IN SAINT PETERSBURG'S largest communal apartment, people barely talk to each other. Living conditions are dismal and most residents dream of leaving the place for good.

Located in the centre of the former imperial capital, the 'Kommunalka flat occupies the entire ground floor of a building, with 34 rooms coming off a corridor almost 100 metres [330 feet long].

Once a part of the Soviet life, communal apartments have all but died out in modern Russia - apart from Saint Petersberg, when tens of thousands remain stuck in the falling-apart spaces.

''No person should have to live in these conditions,'' said Rosa, a 50-years-old resident of the brick building on Detskaya Street, rocking her granddaughter. Until recently, around 100 people lived in the communal space here and queues to use the shower or toilet were a common sight.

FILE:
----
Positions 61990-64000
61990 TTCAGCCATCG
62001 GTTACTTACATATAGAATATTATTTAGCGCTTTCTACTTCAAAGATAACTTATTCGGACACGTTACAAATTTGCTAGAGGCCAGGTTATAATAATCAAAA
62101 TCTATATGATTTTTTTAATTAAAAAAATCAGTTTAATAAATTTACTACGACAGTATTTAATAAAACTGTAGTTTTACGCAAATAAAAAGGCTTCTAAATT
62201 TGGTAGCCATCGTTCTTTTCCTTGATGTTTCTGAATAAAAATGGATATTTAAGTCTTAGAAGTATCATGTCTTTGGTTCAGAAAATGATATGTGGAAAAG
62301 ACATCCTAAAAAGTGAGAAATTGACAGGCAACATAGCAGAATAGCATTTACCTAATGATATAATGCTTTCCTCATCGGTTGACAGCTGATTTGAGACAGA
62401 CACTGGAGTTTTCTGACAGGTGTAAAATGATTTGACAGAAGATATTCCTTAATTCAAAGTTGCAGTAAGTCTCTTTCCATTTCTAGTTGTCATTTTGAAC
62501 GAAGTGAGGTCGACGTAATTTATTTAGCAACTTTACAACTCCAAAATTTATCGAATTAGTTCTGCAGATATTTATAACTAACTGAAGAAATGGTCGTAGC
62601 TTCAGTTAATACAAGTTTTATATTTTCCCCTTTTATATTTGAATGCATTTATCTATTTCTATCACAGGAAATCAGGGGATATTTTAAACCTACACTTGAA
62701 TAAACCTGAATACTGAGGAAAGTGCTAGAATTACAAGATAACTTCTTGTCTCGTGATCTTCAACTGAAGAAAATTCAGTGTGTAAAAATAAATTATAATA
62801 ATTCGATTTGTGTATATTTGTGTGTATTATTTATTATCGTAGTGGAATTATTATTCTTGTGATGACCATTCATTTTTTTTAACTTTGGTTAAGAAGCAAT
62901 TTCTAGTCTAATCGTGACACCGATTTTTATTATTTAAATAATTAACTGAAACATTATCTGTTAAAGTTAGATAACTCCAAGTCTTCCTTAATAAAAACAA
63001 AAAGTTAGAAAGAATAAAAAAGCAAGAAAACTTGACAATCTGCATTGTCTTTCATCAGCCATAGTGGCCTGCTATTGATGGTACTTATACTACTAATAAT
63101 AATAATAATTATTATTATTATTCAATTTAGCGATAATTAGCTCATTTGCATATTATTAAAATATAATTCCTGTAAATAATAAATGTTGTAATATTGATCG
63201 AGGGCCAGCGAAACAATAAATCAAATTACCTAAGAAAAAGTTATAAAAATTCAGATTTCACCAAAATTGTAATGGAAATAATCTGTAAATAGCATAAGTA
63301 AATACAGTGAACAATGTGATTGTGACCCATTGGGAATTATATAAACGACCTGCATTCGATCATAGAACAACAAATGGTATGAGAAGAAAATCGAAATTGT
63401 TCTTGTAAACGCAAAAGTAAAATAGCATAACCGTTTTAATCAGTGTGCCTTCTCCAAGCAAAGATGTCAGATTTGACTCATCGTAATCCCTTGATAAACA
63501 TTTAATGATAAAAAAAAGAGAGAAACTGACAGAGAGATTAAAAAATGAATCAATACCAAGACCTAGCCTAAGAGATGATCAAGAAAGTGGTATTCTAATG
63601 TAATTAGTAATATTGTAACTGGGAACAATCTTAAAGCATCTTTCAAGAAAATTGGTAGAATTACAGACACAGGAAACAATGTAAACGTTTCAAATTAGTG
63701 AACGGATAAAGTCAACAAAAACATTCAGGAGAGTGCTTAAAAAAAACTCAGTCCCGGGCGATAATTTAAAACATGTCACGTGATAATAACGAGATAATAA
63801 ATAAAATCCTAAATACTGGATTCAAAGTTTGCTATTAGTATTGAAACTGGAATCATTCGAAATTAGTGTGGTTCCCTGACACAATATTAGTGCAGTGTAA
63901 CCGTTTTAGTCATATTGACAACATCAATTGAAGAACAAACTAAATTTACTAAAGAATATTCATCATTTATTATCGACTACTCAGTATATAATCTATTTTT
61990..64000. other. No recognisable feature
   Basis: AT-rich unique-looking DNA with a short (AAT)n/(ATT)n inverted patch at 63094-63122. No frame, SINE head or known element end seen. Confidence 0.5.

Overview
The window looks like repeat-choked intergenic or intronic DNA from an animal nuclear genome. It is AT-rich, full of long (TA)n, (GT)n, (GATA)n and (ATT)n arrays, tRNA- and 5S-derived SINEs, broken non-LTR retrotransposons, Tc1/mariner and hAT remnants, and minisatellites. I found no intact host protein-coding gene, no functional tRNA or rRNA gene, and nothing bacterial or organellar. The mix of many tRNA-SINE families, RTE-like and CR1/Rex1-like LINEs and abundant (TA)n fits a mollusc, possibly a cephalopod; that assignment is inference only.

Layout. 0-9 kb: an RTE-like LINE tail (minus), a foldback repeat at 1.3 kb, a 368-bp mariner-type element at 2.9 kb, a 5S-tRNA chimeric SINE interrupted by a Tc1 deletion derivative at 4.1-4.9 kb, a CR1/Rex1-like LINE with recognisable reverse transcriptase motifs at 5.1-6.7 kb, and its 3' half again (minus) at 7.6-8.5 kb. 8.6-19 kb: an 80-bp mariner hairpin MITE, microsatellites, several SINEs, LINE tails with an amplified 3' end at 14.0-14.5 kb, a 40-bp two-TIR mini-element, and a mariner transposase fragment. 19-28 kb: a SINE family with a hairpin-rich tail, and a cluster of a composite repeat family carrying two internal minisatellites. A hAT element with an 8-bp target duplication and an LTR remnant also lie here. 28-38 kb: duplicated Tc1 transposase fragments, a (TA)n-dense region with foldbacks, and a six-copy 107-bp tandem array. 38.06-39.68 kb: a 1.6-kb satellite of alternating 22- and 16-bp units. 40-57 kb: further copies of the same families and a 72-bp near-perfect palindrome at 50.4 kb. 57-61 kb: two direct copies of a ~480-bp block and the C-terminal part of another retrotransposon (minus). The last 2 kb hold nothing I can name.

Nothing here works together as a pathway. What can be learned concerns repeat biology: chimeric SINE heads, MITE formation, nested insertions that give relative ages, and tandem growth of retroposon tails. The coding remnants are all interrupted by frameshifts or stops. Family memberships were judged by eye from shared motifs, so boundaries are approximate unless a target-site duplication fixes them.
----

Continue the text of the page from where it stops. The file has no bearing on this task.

Today, about a dozen people occupy the apartment and the building constructed in 1958 is falling into despair.

The cracked walls are covered in graffiti  and inside, the floors are bare. Communal rooms are dimly lit and those who live there cook on old electric hobs.

Worst of all, Rosa said, is that ''the doors to the entrance are always open so anyone can just walk in from the street.''

As a result, the inhabitants keep contact between themselves to a bare minimum. [Agencies].


Post a Comment

Grace A Comment!